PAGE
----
Downscaling transient climate change using a Neyman–Scott Rectangular Pulses stochastic rainfall model

A. Burton, H.J. Fowler, S. Blenkinsop, C.G. Kilsby
2010 Journal of Hydrology  
The future management of hydrological systems must be informed by climate change projections at relevant time horizons and at appropriate spatial scales. Furthermore, the robustness of such management decisions is dependent on both the uncertainty inherent in future climate change scenarios and the natural climate system. Addressing these needs, we present a new transient rainfall simulation methodology which combines dynamical and statistical downscaling techniques to produce transient (i.e.
more » ... mporally non-stationary) climate change scenarios. This is used to generate a transient multi-model ensemble of simulated point-scale rainfall time series for 1997 to 2085 for the polluted Brévilles spring in Northern France. The recovery of this previously potable source may be affected by climatic changes and variability over the next few decades. The provision of locally-relevant transient climate change scenarios for use as input to hydrological models of both water quality and quantity will ultimately provide a valuable resource for planning and decision making. Observed rainfall from 1988-2006 was characterised in terms of a set of statistics for each calendar month: the daily mean, variance, probability dry, lag-1 autocorrelation and skew, and the monthly variance. The Neyman Scott Rectangular Pulses (NSRP) stochastic rainfall model was fitted to these observed statistics and correctly simulated both monthly statistics and extreme rainfall properties. Multiplicative change factors which quantify the change in each statistic between the periods 1961-1990 and 2071-2100 were estimated for each month and for each of 13 Regional Climate Models (RCMs) from the PRUDENCE ensemble. To produce transient climate change scenarios, pattern scaling factors were estimated and interpolated from four time-slice integrations of two General Circulation Models which condition the RCMs, ECHAM4/OPYC and HadCM3. Applying both factors to the observed statistics provided projected transient rainfall statistics (PTRS) to which piece-wise smoothly varying transient rainfall model parameterizations were fitted. These fits provided good representations of the PTRS for each RCM. An ensemble of 100 continuous daily rainfall time series, with steadily varying stochastic properties which model these projections of transient climate change, was then simulated using a new transient NSRP simulation methodology for each RCM. Together the ensembles form a 1300 member transient multimodel ensemble of rainfall time series. The simulated transient ensemble properties were investigated, identifying RCMs giving rise to unusual behaviour. For the Brévilles, annual rainfall is projected to decrease until 2085 but the change is highly sensitive to General Circulation Model forcing; ECHAM4-driven RCMs project larger annual decreases than HadCM3/HadAM3H/P driven RCMs. All RCMs project an increase in winter rainfall and a larger summer decrease. An increase of ~10% in the 10-year return period annual maximum rainfall is projected by 2085, however both strong increasing trends and a slight decreasing trend are found for individual RCMs. Compared with transient RCMs, the new methodology provides a number of advantages: reduced biases, point scale scenarios relevant for local-scale impact studies, improved representation of natural variability and improved representation of extremes.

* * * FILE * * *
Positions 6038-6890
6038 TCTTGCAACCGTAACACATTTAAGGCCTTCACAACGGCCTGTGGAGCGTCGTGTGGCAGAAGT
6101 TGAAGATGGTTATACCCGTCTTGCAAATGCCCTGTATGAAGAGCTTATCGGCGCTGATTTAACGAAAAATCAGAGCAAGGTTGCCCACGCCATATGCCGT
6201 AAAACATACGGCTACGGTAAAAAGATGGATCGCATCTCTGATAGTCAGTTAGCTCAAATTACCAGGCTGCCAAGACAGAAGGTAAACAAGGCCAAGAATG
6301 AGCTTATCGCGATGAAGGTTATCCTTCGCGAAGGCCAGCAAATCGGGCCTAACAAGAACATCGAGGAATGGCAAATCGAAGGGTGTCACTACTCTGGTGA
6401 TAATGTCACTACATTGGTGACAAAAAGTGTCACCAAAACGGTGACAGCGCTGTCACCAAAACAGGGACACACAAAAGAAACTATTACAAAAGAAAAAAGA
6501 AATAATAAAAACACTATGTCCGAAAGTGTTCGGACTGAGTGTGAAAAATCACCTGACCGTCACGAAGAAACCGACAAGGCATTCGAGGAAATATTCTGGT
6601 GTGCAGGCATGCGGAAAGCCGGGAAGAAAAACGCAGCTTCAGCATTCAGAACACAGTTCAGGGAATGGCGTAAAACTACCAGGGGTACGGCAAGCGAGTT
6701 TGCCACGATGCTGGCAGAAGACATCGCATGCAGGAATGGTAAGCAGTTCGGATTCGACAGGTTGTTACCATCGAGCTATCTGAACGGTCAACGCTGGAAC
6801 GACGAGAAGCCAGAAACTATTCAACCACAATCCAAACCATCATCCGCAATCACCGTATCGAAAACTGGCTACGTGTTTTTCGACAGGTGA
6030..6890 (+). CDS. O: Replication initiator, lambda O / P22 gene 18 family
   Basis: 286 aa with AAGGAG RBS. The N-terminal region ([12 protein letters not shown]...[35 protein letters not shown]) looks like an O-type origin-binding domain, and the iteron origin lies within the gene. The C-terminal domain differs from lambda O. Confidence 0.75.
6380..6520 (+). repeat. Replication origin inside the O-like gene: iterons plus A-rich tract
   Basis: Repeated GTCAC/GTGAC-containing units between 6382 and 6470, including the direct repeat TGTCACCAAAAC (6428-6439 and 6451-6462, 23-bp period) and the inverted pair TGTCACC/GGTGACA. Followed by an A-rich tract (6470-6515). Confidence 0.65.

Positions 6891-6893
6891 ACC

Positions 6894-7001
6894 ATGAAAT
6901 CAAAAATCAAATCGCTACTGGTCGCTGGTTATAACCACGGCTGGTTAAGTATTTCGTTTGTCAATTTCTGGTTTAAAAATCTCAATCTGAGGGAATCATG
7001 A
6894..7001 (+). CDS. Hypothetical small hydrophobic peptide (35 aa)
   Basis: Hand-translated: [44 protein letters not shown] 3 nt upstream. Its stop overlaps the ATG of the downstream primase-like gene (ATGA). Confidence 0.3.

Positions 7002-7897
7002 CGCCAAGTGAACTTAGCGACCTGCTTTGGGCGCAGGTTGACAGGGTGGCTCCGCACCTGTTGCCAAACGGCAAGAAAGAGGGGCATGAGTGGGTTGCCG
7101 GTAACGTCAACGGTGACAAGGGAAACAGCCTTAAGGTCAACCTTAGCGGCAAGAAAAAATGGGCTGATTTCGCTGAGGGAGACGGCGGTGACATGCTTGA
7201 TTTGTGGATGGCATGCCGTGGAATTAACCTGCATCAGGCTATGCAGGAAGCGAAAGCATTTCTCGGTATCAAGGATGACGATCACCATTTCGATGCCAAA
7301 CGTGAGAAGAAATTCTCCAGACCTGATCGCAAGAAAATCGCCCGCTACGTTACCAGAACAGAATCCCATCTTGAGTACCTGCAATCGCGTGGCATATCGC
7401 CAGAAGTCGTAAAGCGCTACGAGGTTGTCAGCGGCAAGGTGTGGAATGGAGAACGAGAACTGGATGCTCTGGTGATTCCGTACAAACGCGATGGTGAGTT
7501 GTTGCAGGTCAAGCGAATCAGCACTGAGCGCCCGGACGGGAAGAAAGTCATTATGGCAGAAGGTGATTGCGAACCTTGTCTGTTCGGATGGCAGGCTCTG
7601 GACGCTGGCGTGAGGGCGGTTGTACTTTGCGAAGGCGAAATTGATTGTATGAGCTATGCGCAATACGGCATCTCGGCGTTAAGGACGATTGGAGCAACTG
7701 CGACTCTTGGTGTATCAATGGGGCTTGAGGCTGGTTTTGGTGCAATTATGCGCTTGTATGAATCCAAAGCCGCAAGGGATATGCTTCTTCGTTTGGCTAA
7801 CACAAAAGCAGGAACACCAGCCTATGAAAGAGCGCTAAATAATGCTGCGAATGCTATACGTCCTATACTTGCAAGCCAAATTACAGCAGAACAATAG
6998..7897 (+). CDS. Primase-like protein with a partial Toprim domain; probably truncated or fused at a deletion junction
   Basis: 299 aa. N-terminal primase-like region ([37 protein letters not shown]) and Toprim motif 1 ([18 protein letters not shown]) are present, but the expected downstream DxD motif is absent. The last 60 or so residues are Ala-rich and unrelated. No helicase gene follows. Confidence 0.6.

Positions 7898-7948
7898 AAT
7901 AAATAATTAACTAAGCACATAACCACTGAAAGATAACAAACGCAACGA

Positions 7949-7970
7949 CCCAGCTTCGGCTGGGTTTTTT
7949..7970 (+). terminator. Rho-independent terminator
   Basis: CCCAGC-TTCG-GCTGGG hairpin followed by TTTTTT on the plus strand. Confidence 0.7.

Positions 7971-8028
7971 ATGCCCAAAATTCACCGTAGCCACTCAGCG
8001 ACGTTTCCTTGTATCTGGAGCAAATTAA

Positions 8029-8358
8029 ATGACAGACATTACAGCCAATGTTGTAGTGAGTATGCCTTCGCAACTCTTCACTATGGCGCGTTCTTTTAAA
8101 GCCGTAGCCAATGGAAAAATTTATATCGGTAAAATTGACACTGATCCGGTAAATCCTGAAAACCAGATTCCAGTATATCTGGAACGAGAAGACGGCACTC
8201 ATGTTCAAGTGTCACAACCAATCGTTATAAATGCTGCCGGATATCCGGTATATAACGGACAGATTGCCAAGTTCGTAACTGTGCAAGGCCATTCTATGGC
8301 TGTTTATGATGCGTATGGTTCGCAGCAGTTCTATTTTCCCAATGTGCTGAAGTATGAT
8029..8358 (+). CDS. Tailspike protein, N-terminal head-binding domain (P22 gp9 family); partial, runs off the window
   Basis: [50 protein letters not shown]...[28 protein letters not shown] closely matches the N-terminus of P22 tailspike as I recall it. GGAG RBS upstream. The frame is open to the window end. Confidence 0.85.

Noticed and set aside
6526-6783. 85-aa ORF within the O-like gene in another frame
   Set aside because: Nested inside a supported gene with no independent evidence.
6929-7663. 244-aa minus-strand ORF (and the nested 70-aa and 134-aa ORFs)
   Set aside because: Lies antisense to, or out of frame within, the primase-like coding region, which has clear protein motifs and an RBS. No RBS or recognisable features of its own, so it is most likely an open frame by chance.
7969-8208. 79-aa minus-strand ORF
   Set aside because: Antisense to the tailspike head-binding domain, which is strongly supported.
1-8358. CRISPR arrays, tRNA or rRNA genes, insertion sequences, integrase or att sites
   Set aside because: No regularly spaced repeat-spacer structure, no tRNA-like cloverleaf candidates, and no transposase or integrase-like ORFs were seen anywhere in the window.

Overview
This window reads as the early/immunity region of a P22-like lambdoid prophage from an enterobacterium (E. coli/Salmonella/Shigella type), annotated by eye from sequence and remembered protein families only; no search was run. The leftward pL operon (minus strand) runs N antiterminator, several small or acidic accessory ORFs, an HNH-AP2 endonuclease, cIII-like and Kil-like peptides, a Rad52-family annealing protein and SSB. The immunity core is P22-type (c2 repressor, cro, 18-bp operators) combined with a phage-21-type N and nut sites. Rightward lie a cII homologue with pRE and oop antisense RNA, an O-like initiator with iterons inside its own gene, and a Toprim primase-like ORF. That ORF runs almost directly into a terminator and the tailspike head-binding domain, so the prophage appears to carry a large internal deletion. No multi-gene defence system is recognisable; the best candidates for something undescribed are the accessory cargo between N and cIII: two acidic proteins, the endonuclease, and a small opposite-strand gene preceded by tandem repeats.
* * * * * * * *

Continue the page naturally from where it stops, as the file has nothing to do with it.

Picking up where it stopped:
doi:10.1016/j.jhydrol.2009.10.031 fatcat:kddqrvju5bbnlh7dqbpudz7ugq